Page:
A new study reveals that the majority of firms do not deem their current mental health support to be fit for purpose although many are attempting to make key strides in this area. 

New research from Aon shows that just under two-fifths of companies (39 per cent) believe that the mental health support offered at their firm is fit for modern-day purposes.

In specific, UK firms assessed themselves least favourably in ‘developing financial security for employees’ with just over a third (37 per cent) of firms managing this positively.

However, a fifth (19 per cent) felt their company was failing in this area while almost half (44 per cent) assessed their practices as neutral, showing financial wellbeing is an area which can be further supported among UK businesses.

Other facets of mental health support included supporting mental health in a way which is practical for the modern day.

Over a quarter of firms (28 per cent) did not feel their companies provided this and a third (33 per cent) took a neutral stance.

However, more positively, many organisations did believe they were carrying out policies linked to inclusion well as well as creating an open, supportive environment.

More than half of UK firms stated they are ‘positively embracing inclusivity’ (58 per cent) and two-thirds agreed they are ‘delivering clarity and purpose for their employees’ (67 per cent). Operating a compassionate and engaging community also ranked highly for companies with almost two-thirds (65 per cent) believing they currently provide this.

Despite support in this area, Aon research revealed that only three in 10 employees are resilient.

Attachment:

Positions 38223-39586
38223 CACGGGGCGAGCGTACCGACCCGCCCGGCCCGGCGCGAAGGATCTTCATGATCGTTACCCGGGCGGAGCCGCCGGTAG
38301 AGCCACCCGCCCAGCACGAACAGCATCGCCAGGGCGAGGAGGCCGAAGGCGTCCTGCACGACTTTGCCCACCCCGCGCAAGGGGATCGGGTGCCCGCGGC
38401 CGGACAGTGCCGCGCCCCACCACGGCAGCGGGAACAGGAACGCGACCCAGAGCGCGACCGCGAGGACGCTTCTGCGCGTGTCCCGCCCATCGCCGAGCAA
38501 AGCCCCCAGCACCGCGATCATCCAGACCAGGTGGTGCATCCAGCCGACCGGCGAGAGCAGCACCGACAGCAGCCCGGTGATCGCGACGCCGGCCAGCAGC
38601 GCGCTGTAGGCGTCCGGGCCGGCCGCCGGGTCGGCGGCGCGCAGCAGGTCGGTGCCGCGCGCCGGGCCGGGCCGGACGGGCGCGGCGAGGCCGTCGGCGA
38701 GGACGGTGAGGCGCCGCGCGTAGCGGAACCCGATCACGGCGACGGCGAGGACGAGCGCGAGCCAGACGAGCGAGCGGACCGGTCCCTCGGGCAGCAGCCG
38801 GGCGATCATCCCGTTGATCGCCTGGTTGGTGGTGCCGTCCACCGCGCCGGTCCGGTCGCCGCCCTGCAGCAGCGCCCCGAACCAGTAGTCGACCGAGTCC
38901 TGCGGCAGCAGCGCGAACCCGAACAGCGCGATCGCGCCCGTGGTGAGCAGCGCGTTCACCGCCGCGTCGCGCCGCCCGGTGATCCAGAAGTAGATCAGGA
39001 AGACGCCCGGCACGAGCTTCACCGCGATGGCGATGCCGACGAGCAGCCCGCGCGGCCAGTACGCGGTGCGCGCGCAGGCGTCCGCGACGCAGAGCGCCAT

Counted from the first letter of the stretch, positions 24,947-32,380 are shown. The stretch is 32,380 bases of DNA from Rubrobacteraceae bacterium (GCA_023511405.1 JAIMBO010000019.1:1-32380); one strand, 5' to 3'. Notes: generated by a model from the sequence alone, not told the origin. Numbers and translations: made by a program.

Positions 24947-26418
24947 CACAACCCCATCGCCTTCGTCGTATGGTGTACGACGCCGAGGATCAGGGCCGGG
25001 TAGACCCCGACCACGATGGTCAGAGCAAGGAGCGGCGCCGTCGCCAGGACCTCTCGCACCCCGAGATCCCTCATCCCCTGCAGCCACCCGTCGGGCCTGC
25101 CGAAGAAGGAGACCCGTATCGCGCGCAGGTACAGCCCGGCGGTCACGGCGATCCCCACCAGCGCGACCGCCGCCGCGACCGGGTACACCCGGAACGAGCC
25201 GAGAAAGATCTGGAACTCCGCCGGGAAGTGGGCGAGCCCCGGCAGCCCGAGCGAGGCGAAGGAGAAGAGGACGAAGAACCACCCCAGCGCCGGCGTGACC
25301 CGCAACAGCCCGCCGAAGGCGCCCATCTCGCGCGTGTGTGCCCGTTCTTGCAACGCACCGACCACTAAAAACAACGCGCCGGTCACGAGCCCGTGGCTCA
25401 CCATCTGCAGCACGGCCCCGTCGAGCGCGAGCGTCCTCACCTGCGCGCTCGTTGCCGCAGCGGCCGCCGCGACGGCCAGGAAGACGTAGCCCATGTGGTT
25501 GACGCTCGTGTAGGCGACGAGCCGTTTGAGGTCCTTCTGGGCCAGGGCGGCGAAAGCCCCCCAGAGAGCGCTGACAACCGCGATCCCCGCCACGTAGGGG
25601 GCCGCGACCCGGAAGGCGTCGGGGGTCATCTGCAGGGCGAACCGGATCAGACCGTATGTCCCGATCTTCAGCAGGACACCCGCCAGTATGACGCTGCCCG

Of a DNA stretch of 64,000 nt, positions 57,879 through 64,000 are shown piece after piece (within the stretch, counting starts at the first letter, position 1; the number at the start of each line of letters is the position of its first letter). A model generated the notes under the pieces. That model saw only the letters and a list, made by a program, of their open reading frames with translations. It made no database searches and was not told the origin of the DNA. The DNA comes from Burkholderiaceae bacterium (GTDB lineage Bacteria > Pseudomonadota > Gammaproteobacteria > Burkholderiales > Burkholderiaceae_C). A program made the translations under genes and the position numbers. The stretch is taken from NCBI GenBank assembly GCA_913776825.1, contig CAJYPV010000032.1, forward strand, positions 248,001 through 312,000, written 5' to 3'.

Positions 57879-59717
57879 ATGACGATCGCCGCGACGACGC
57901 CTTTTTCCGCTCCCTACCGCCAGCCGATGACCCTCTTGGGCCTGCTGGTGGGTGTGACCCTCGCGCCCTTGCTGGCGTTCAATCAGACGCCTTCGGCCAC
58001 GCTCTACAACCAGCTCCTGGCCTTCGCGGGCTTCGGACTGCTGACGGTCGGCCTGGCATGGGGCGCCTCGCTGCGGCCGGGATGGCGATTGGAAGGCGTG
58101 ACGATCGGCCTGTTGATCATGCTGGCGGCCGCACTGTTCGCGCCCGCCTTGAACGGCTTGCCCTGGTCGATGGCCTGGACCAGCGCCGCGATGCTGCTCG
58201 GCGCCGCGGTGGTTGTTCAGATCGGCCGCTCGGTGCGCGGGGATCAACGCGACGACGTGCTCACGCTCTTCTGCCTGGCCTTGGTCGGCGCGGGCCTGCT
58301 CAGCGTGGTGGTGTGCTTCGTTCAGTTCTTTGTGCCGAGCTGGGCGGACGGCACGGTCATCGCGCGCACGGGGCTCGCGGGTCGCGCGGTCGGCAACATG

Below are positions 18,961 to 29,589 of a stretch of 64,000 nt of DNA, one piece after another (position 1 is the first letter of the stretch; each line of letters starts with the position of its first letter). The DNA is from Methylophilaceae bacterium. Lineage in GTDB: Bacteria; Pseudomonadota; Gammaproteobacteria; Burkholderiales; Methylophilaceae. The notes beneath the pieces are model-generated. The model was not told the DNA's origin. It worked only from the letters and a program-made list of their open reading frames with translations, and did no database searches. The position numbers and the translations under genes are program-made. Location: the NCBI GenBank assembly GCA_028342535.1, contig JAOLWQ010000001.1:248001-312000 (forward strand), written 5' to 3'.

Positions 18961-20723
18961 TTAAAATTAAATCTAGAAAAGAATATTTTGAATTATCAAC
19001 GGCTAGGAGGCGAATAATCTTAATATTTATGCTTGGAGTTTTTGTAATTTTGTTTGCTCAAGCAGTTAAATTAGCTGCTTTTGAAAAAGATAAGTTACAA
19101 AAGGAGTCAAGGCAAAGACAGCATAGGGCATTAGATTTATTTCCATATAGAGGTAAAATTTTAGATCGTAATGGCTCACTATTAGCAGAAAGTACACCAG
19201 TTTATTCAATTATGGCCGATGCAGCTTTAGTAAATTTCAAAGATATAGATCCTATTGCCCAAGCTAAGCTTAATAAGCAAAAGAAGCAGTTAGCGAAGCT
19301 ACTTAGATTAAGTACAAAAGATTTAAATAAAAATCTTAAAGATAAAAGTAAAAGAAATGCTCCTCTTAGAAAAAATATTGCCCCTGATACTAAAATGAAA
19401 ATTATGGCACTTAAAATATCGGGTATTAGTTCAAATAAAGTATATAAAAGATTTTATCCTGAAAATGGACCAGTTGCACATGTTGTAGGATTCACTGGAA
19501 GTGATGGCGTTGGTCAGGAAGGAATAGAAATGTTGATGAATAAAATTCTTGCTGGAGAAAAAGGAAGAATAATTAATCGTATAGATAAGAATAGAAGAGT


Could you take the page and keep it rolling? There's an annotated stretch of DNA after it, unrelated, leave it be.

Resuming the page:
Mark Witte, Head of Health and Risk Consulting, Health Solutions UK at Aon, emphasised the importance of resilience among staff, especially during extremely challenging times:

Resilience is the ability to cope with life’s challenges and bounce back from trauma, threats or stress. But while organisations are trying to bounce back from COVID-19, the question is whether UK employers are overly focused on where their people will work and failing to consider if they are resilient enough to actually do the work.

Mr. Witte further continued to explain the necessity of mental health support in the workplace:

While many are working out details of a return to the office, people engagement is not faring as well. Mental health support is a key example; though firms are providing mental health resources, the survey reveals that managers are not confident in addressing mental health issues, their tool kits are not targeting underlying health risks, their communication campaigns aren’t effective enough and leadership don’t have the metrics to track change.

It’s important to base a strategy on your people – listen to their needs and use data to plan effective processes moving forward. Though mental and financial health are the most common problems across organisations, issues will vary between businesses. Analysing relevant data and listening to employees will help identify and respond to gaps in resilience.

*Aon compiled views from 100 UK firms alongside more than 700 global firms to carry out this research.